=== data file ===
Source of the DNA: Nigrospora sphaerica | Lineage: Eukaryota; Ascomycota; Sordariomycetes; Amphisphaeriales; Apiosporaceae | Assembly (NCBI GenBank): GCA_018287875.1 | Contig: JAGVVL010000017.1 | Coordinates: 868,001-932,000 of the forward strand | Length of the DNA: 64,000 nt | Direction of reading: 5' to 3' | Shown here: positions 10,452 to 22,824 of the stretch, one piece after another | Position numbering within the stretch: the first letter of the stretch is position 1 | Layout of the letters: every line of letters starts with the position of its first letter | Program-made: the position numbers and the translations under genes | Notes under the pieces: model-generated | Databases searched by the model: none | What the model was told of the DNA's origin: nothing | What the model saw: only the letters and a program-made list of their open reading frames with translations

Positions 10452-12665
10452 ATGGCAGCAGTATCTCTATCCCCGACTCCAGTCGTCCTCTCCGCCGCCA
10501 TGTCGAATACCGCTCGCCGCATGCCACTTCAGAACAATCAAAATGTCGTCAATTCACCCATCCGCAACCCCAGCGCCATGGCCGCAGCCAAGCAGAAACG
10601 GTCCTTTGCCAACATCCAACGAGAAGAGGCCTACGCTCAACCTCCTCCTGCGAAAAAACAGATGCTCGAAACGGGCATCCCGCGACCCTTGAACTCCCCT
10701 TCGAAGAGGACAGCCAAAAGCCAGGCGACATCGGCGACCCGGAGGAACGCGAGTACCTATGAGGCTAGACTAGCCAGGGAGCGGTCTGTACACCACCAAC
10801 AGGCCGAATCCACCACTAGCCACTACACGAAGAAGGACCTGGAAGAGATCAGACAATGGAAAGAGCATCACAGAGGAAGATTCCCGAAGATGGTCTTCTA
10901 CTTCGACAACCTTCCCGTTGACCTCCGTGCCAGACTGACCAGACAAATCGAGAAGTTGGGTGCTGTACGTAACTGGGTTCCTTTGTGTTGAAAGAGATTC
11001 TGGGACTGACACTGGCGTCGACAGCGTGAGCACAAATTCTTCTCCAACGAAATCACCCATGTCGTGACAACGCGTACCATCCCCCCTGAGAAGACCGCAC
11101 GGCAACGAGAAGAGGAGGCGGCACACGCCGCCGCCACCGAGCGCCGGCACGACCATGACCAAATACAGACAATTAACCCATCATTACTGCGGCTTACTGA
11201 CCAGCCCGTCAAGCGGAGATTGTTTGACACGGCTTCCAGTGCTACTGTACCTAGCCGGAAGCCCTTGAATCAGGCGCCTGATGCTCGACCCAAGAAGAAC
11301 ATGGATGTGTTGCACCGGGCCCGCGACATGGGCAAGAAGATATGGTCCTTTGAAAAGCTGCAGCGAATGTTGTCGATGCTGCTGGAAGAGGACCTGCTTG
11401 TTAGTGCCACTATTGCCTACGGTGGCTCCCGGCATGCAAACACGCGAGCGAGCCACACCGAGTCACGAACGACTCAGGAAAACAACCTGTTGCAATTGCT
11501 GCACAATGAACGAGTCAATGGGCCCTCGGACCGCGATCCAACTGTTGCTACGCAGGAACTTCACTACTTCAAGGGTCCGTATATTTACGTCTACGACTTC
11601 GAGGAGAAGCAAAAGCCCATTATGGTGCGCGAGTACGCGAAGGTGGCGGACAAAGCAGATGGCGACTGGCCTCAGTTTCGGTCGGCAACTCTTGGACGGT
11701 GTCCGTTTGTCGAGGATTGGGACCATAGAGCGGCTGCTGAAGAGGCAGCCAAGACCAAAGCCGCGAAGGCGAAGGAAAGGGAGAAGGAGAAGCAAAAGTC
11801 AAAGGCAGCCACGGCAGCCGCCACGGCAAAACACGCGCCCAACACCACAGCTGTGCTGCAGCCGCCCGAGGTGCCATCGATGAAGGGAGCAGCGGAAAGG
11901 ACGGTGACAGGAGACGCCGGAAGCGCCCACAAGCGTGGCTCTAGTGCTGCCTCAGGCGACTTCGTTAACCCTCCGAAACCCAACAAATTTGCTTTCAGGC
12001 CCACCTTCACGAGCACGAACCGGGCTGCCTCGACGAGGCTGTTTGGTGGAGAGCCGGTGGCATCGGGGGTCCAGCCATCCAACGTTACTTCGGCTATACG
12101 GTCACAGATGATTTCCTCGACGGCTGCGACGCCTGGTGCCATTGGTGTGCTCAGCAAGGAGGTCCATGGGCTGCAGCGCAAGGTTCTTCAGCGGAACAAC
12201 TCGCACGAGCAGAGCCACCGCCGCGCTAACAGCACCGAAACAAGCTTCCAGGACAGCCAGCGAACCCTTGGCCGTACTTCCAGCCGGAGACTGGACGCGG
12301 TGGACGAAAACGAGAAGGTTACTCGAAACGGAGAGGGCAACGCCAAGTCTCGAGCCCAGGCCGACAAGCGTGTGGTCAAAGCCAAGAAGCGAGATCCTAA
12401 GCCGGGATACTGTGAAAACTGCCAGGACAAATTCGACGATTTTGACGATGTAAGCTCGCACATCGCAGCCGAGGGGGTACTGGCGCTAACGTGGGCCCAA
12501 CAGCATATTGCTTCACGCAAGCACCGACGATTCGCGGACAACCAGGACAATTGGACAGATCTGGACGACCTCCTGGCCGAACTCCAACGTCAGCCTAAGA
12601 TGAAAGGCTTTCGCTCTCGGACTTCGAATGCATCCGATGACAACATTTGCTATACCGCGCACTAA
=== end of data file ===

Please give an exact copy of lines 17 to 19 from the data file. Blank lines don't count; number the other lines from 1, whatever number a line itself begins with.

11801 AAAGGCAGCCACGGCAGCCGCCACGGCAAAACACGCGCCCAACACCACAGCTGTGCTGCAGCCGCCCGAGGTGCCATCGATGAAGGGAGCAGCGGAAAGG
11901 ACGGTGACAGGAGACGCCGGAAGCGCCCACAAGCGTGGCTCTAGTGCTGCCTCAGGCGACTTCGTTAACCCTCCGAAACCCAACAAATTTGCTTTCAGGC
12001 CCACCTTCACGAGCACGAACCGGGCTGCCTCGACGAGGCTGTTTGGTGGAGAGCCGGTGGCATCGGGGGTCCAGCCATCCAACGTTACTTCGGCTATACG